Charlotte Hornets: Four Key Decisions that Changed the Course of the Franchise

Charlotte Hornets Cody Zeller. Photo by Michael Reaves/Getty Images)
Charlotte Hornets Cody Zeller. Photo by Michael Reaves/Getty Images) /
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Charlotte Hornets
Charlotte Hornets Nicolas Batum. (Photo by Kent Smith/NBAE via Getty Images) /

Signing Nicolas Batum

Charlotte is in the second to last year of a whopping, five year, $120 million commitment made to forward, Nicolas Batum. The France native is making upwards of $25 million this season and has posted a disappointing stat line of 3.6 points and 4.5 boards a game on 35% shooting from the field.

Arguably, this contract is the main reason why the Hornets have been defined by 35 win seasons since 2016.

The summer of 2016 is undoubtedly one of the odder ones in NBA history. To clarify, the league had reached an extremely lucrative TV deal with several major networks the previous season, which set up an unprecedented cap spike for the infamous summer in question. Many teams learned the hard way that just because cap space is available does not mean it needs to be spent in one sitting.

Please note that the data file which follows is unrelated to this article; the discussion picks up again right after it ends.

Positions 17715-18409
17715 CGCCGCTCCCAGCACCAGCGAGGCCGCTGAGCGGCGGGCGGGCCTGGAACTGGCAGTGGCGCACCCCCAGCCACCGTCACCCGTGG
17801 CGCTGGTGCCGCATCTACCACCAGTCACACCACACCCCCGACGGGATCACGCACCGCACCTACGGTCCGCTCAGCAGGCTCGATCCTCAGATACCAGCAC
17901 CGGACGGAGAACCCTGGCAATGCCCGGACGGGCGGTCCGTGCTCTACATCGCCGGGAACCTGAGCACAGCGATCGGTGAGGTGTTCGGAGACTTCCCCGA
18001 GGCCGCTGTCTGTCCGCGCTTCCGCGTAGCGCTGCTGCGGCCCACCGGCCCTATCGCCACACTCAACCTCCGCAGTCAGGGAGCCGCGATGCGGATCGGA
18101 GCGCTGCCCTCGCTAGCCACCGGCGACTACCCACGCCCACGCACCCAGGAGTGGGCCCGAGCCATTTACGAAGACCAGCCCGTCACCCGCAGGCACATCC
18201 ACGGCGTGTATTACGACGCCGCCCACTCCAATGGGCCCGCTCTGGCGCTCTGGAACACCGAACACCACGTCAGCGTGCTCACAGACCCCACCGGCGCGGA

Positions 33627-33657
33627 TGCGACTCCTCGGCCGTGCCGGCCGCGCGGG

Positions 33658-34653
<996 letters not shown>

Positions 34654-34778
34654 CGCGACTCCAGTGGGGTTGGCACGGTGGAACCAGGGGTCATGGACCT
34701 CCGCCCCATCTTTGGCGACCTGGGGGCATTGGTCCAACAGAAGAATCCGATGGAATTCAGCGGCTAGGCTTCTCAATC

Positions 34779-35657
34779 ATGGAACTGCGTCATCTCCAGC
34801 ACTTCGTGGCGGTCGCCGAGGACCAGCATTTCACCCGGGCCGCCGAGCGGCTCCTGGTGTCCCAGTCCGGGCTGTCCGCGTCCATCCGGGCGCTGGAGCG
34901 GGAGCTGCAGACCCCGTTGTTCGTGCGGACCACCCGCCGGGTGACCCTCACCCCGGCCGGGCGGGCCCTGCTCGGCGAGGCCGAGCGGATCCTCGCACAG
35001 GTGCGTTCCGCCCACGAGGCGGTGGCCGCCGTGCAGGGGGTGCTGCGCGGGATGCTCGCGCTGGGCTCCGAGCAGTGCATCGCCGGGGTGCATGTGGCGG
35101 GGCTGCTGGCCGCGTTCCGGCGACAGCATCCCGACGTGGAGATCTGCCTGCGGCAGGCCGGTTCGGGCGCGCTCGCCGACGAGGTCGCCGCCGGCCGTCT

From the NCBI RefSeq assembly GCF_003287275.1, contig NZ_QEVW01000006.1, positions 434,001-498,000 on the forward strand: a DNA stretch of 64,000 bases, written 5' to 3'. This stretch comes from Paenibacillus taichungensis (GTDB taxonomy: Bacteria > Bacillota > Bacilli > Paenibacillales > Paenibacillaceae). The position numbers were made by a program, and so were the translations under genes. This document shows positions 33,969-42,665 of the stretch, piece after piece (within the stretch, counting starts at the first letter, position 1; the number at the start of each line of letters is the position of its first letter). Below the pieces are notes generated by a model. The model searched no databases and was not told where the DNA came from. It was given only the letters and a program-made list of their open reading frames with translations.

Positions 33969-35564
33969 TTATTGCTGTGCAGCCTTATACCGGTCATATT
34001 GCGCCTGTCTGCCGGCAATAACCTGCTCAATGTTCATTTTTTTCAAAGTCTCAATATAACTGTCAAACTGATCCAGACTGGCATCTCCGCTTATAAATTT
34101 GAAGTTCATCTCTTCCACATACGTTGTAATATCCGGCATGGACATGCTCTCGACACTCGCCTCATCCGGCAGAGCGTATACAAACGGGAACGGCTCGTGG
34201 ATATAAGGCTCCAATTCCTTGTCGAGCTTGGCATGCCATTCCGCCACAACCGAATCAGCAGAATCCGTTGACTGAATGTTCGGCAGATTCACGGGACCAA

While Batum was coming off of an impressive stretch of seasons in Portland, giving the forward a max contract was still questionable at the time. Batum himself even admitted that he has not been worth that kind of money. Of the eight four or five year max contracts that were given out that summer, Batum’s contract has arguably been the most disappointing.

In channeling an inner ‘Captain Hindsight,’ zagging when a majority of teams were zigging would have been a forward-thinking idea for a franchise that needed to try some weird tactics. Due to this spending spree, not many teams had max cap space in the following two summers.

Punting on the 2016-2017 season, getting a top-flight draft pick, and then using that money to build around Kemba Walker and company the following summer would’ve been an interesting path for the front office to take.

Cleaning up on underpaid role players or flashing big money at proven stars such as Paul Millsap or Jrue Holiday would’ve made the summer of 2017 interesting.

The Batum contract has greatly limited the team’s ability to add talent. Coming off a 48 win season in the 2015-2016 season, the money could’ve been more well spent. Perhaps Walker commits to Buzz City long-term last summer if the team was not hindered so greatly by a foolish decision three years earlier.